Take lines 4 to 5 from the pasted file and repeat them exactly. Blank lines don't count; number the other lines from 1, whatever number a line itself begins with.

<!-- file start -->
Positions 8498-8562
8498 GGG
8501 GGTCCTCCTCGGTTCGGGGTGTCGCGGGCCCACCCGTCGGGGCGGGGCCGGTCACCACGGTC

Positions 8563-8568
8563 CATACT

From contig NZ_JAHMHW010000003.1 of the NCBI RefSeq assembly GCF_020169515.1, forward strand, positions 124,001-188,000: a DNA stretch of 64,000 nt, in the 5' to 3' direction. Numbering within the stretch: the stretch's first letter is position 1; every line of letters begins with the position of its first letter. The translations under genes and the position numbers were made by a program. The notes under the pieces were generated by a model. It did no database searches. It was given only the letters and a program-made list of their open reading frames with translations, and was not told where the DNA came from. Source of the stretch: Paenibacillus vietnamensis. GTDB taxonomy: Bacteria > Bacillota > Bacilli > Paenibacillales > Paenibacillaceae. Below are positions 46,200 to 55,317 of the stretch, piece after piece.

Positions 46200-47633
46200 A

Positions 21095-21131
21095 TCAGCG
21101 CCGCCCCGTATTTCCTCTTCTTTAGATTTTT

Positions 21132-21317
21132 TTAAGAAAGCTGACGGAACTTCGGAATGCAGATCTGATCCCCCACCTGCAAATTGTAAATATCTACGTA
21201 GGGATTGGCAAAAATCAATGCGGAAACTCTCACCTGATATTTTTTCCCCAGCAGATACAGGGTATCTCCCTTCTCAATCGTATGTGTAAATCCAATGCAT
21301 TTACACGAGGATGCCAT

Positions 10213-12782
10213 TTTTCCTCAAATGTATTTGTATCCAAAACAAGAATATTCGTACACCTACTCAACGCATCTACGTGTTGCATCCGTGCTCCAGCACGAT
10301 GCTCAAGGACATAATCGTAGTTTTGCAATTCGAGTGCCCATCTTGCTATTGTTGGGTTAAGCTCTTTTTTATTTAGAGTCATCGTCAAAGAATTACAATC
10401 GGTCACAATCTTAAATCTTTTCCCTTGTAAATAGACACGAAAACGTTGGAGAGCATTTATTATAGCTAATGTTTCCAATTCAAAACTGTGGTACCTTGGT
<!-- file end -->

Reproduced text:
Positions 8563-8568
8563 CATACT